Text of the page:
Every fall, different states and regions host a “Cider Week” festival, running sometime between late September and early November. It’s a brilliant date option, and a fun way to get out into the fall weather. As a bonus, cider festivals tend to have a much higher ratio of female attendees than the average beer festival.
The dress patterns at these festivals tends toward casual comfort clothing. However, probably because of the more pronounced female influence, Cider Festivals (unlike Beer Festivals) don’t encourage food-based accessories or lederhosen—a definite plus for the fashionable man who prefers to wear shirts without the decorative sausage and cheese stains.
Still, if you want to show off your apple-based genius: here’s everything (else) that you need to know about cider…
What is cider?
Technically, a true cider should be an alcoholic beverage made from the fermented juice of cider apples. Cider apples aren’t good for snacking, because they tend to be relatively bitter and dry, due to the high tannin and malic acid levels, but they are actually also very high in sugars, which is important because the sugar facilitates fermentation and raises the alcohol levels in the finished product, while the tannins and malic acid give it a striking depth of flavor.
Cider apples have even been an official science since the early 1900s, when the British Professor B.T.P. Barker, then director of the Long Ashton Research Station, established an analytical classification system for cider, determining relative thresholds for malic acid and tannins, and defining four families of cider apples:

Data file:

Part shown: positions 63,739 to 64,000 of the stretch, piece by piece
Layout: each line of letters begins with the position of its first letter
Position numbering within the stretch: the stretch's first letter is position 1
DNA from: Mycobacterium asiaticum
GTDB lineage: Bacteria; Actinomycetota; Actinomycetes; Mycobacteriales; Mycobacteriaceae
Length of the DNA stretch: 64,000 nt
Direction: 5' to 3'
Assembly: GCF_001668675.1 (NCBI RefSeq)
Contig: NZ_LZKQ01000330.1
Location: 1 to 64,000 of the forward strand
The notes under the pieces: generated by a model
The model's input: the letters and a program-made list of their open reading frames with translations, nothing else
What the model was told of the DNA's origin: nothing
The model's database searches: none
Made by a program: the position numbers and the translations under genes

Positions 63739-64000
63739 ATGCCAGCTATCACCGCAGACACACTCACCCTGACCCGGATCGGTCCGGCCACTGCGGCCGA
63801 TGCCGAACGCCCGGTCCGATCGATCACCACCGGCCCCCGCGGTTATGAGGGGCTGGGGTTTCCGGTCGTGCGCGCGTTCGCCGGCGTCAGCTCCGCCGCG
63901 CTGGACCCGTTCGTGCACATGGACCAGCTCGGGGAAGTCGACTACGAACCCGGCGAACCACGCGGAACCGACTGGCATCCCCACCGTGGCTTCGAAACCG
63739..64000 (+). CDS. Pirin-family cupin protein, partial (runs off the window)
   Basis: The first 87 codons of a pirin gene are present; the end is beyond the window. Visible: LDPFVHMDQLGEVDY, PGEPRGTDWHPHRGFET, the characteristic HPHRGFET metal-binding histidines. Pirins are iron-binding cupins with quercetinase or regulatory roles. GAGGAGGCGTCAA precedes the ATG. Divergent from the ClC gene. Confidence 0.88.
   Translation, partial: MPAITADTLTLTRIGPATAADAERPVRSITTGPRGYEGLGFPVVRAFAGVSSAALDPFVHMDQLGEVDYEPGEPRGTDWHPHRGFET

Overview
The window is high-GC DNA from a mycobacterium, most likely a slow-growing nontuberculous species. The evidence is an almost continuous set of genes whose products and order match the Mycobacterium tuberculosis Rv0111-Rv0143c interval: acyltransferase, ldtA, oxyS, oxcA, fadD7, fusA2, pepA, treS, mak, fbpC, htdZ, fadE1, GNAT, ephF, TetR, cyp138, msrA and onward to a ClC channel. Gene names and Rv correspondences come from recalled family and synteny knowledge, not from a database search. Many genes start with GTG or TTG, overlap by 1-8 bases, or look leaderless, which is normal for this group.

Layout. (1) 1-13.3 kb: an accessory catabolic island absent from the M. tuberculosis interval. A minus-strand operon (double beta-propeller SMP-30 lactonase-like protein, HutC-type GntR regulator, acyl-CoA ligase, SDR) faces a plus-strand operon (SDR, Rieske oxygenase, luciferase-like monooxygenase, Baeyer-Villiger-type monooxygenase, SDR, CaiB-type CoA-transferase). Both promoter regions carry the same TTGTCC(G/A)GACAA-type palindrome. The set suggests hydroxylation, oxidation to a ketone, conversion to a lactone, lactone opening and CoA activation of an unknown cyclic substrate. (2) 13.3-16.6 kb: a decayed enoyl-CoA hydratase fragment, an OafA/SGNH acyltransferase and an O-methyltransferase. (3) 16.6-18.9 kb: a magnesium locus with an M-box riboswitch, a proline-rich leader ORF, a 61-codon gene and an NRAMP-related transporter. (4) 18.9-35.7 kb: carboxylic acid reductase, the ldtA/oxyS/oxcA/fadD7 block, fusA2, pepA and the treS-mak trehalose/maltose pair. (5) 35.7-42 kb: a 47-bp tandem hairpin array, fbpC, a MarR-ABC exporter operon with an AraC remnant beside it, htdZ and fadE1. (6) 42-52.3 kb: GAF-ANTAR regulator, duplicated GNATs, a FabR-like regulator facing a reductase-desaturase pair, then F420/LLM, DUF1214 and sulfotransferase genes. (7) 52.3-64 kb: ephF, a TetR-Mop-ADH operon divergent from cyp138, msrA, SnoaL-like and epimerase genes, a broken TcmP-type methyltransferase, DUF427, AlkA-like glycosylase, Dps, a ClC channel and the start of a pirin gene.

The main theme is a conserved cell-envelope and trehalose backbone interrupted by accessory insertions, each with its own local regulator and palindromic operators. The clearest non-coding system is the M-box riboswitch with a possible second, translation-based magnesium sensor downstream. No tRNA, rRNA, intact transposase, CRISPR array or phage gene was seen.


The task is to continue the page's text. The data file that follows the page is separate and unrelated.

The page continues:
- Sweet (low malic acid, low tannin)
- Sharp (high malic acid, low tannin)
- Bittersweet (low malic acid, high tannin)
- Bittersharp (high malic acid, high tannin)
If you want to sound especially educated about your ciders, you should also know that the tannin levels determine whether a cider tastes “full,” “mild,” or “light” (strong to minimal tannin flavor), or whether it tastes “hard” (bitter tannin) or “soft” (astringent tannin). But the reality is that many cidermakers blend different kinds of apples to achieve a finished product with layers and nuances of flavor. So, if you don’t feel especially pretentious in your tannin analysis, you can just say something intelligent like: “This is lovely!” or “What lunatic devised this swill!?”
Modern & Specialty Ciders:
A lot of the up-and-coming cidermakers (especially in the U.S.) have switched over from the traditional bitter cider apples and started to make cider from culinary apples like McIntosh, Golden Delicious, and Granny Smith. The resulting flavors are brighter, with a less aggressive tannin profile. So, if you consider yourself more “sprightly avant garde” than “stoic diehard traditionalist,” these cider options might be worth investigation…
And because there’s an increasing range of competition in the cidermaking world, those whacky U.S. cidermakers (as represented by the United States Association of Cider Makers—USACM) list six new acknowledged variations on the traditional favorite: